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Caitrìona, Ùna and Mhàiri

(213 Posts)
dunkydunker Tue 15-Nov-11 00:58:49

What do you think?

I want something Scottish but not very very obvious (DH is very very far away from Scottish)

dunkydunker Tue 15-Nov-11 01:01:05

By obvious I meant names like Shona and Angus and Donald.

lizziebennet Tue 15-Nov-11 10:03:17

You don't say if you're in Scotland, but if not, I think Mairi would be more practical than Mhairi as many non-Scots would mispronounce the 'Mh'. Una is lovely, also Elspeth is not too popular and very pretty. Not sure which names are obviously Scottish and which aren't, but personally I would steer clear of the accents if you are trying not to over-Scotify.

AitchTwoOh Tue 15-Nov-11 10:05:10

Mhairi means Mairi, as in 'come here, mairi!" the m is lenited with the h to make it softer, but it's not the name, it's a (iirc) vocative case.

lizziebennet Tue 15-Nov-11 10:15:34

Ok Aitch I have no idea what you're talking about there, but what I meant is that Mhairi is pronounced Vari as far as I know.

AitchTwoOh Tue 15-Nov-11 10:22:28

it is pronounced vari, but vari isn't a name. it's the vocative case of mari. so 'come here vari' but 'mari went down the street'. mari changes to vari under certain circumstances but doesn't exist on its own.

lizziebennet Tue 15-Nov-11 10:23:15

Oh dear

AitchTwoOh Tue 15-Nov-11 10:24:34

(i know. anyone spelling it mhairi basically marks themselves out as A Bit Of A Numpty grin)

macsaid Tue 15-Nov-11 10:26:52

The correct stand alone name is Màiri which is the noun in the nominative case. The form of Gaelic nouns changes depending on how they are used and when you are addressing Mairi by name you then use the noun in the vocative case, i.e. A Mhàiri.

The point is that Mhàiri used as a stand alone name is incorrect although people do it and even change it to Varri/Varry/Vari although there is no letter 'v' in the Gaelic language!

lizziebennet Tue 15-Nov-11 10:48:54

But the OP isn't necessarily going to be speaking in Gaelic to her/about her DD, so you could view Mhairi as an accepted adaptation of a name which is Gaelic in origin. Kind of like Shona, no?

macsaid Tue 15-Nov-11 11:02:09

Well lizziebennet if you agree that it is 'an accepted adaptation' ok. Personally,I do not really find it acceptable, I find it wrong... sorry

macsaid Tue 15-Nov-11 11:04:36

Also, Shona is different as it is an anglisisation of Seonag which is already pronounced Shonnag in its stand alone nominative form

OhBuggerandArse Tue 15-Nov-11 11:09:45

What macsaid said. And Aitch.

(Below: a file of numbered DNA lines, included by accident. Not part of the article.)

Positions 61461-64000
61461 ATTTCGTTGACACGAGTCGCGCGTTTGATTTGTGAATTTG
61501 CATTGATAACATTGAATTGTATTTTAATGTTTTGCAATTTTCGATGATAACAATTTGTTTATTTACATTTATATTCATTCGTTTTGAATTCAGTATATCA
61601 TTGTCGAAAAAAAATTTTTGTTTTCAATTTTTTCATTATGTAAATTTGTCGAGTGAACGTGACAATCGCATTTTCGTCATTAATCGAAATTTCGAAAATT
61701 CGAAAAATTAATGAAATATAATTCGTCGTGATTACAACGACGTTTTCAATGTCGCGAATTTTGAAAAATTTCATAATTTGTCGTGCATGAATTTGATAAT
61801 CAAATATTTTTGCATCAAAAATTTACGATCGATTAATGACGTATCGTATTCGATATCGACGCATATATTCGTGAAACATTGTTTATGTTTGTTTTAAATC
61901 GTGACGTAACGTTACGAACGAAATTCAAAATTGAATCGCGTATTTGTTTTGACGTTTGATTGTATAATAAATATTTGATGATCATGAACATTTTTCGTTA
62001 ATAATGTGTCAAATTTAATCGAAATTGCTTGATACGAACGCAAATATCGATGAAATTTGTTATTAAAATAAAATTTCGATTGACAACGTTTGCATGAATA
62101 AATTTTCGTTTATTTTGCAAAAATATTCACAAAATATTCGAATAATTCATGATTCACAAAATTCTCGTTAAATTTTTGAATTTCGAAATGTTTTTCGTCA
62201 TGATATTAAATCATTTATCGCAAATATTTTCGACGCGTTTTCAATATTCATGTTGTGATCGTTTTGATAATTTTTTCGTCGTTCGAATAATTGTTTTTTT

(Perhaps not the moment to point out that Hamish is also definitely wrong, by the same token?)

lizziebennet Tue 15-Nov-11 11:12:33

I just think you are being a bit harsh with the whole 'wrong' thing. Plus there is a difference between a Scottish name and a Gaelic one, and the OP has requested Scottish names.

OhBuggerandArse Tue 15-Nov-11 11:21:37

It's not harsh, it's factually correct. And all the names OP suggested are Gaelic ones.

lizziebennet Tue 15-Nov-11 11:30:42

Ultimately a name is just a collection of letters, so a name can't be wrong, it can just be a deviation from the accepted norm. I have certainly met plenty of people called Mhairi, so therefore the name must be relatively widespread.

The OP may have given those examples, but she asked for Scottish names, not a lesson on Gaelic grammar. Also, I believe that, according to you all, Mhairi is not a Gaelic name, so I guess not all the examples she gave were Gaelic.

chipmonkey Tue 15-Nov-11 11:32:52

I'm not scottish, I'm Irish and I was wondering about the Mhairi as it's wrong in Irish too! It would irritate me.
Like Caitlin, it's not Katelynn, it's Kathleen.

OhBuggerandArse Tue 15-Nov-11 11:35:08

There are plenty of people called Mhairi, yes. It's still wrong. They have wrong names. Some of them even know they're wrong because they pronounce it with an 'M' rather than a 'V' sound, but they can't change the spelling because that's the one they were given. Imagine being saddled with a name that was a mistake? Wouldn't do it to my kid. And MAiri is, perfectly sensibly, a Gaelic name - Mhairi is a mistakenly spelled hypercorrection, but that doesn't stop it being Gaelic.

AlpinePony Tue 15-Nov-11 11:39:22

Wrong for you gaelic speakers, "right" for the Moray valley it would appear. wink Incidentally, just to throw a spanner in the works, my family have always pronounced it with an M.

midnightexpress Tue 15-Nov-11 11:41:31

Gaelic pedants! Fabulous. grin

chipmonkey Tue 15-Nov-11 11:42:58

Pedantry is not restricted to the Home Counties, you know!wink

lizziebennet Tue 15-Nov-11 11:44:18

But the point is that it's in no way 'wrong' in English and there's nothing to suggest that the OP evens speaks Gaelic - given what you've said it seems like she doesn't. sure, it doesn't work in Gaelic, but is perfectly sensible in English, which is the medium we're presuming she'll be using, so what's the problem?

lizziebennet Tue 15-Nov-11 11:45:24


chipmonkey Tue 15-Nov-11 11:49:07

There is no "Mh" in English so it's not correct either.

OhBuggerandArse Tue 15-Nov-11 11:50:02

I just can't fathom why anybody choosing any sort of name wouldn't want to try and get it right! I mean, if she was proposing to call the kid Chathy, or Bhetty, or Khirsty, you'd see how weird it was - no different to that.

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